A Boeing KC-46A Pegasus tanker successfully conducted its first probe and drogue refueling Feb. 10, according to a Boeing news release.
A combined Boeing and U.S. Air Force aircrew successfully refueled an F/A-18 “Legacy” Hornet flying at 20,000 feet, transferring fuel from the tanker’s wing and centerline hose and drogue systems during the 4-hour flight test.
The KC-46A was designed from the start to incorporate both the “flying boom” aerial refueling system and probe and drogue systems in order to enable it to refuel virtually the entire inventory of U.S., allied, and coalition aircraft.
The U.S. Air Force is the leading proponent of the flying boom aerial refueling system, in which a boom operator aboard the tanker “flies” the probe into a refueling receptacle on the nose or spine of the receiving aircraft. A handful of other nations also use the system. More common is the probe and drogue system employed by the U.S. Navy and Marine Corps and many more foreign air arms, in which the receiver aircraft plugs an extendable or fixed “probe” into a basket trailing at the end of a long flexible hose. The boom can transfer up to 1,200 gallons per minute, while the hose and drogue systems beneath each wing and on the tanker’s centerline can transfer up to 400 gallons per minute.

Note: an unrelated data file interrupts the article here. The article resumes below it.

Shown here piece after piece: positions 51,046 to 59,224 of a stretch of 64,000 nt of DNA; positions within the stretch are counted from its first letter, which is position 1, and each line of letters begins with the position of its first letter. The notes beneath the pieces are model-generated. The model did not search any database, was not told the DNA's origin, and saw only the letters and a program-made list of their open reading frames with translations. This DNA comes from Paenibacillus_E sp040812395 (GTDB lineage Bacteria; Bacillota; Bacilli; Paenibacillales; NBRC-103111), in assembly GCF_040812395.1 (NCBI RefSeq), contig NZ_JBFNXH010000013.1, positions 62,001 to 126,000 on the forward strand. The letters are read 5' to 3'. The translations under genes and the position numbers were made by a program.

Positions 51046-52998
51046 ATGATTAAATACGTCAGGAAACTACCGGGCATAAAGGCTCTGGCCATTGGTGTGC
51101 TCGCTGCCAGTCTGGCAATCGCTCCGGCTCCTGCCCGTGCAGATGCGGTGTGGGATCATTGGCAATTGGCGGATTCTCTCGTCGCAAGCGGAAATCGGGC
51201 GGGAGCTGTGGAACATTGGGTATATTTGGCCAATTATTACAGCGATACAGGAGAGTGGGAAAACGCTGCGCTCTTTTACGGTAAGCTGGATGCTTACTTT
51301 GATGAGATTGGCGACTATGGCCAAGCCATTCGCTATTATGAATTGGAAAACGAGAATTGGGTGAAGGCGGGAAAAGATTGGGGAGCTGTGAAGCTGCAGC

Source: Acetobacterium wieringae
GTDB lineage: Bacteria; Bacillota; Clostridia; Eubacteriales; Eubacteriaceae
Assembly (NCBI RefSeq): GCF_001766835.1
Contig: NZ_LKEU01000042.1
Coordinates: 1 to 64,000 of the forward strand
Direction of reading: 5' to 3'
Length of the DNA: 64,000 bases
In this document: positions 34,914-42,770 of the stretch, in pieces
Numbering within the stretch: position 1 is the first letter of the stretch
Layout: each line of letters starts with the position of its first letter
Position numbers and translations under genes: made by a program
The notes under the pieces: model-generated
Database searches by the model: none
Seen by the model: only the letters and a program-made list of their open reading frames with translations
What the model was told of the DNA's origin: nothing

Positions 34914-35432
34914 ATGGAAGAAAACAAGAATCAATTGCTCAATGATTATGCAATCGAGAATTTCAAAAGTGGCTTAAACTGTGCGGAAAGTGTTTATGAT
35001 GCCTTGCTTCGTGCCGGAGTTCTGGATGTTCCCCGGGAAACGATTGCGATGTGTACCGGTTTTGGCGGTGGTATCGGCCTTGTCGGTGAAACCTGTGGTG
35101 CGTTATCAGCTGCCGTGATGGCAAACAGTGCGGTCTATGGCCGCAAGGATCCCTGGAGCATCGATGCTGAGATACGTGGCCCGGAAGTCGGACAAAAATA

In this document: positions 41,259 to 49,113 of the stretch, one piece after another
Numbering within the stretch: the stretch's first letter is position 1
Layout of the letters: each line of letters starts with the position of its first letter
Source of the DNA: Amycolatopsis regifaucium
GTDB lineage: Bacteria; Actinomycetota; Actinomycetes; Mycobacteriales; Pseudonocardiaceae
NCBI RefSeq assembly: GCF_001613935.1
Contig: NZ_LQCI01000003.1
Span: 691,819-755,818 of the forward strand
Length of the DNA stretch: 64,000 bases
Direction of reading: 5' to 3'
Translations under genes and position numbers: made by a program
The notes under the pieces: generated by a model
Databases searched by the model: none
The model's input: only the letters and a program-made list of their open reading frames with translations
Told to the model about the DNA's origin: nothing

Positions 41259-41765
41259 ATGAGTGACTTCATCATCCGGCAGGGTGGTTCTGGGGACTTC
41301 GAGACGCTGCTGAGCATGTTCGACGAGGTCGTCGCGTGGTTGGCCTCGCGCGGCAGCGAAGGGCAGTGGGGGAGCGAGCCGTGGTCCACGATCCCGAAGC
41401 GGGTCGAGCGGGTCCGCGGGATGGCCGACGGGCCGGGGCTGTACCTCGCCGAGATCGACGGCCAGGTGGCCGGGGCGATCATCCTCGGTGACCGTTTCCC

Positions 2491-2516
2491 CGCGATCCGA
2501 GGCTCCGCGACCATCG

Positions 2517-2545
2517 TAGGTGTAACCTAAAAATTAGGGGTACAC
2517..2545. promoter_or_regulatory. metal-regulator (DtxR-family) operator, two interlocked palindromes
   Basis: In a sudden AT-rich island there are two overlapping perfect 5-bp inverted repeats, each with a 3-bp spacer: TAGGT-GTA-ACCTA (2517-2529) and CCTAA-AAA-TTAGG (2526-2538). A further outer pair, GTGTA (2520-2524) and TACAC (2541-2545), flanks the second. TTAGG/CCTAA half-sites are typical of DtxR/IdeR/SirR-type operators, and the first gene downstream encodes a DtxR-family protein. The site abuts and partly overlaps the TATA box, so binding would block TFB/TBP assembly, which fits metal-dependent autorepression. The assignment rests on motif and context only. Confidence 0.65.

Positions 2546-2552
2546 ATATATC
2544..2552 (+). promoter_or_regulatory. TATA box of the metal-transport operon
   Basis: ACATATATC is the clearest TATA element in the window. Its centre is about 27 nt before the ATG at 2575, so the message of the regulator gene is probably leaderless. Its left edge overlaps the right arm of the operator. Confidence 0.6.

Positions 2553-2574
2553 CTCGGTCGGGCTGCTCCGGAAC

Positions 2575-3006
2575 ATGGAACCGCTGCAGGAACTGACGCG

While this is the first successful test of the hose and drogue systems, a KC-46 refueled an F-16 earlier this year using its flying boom system.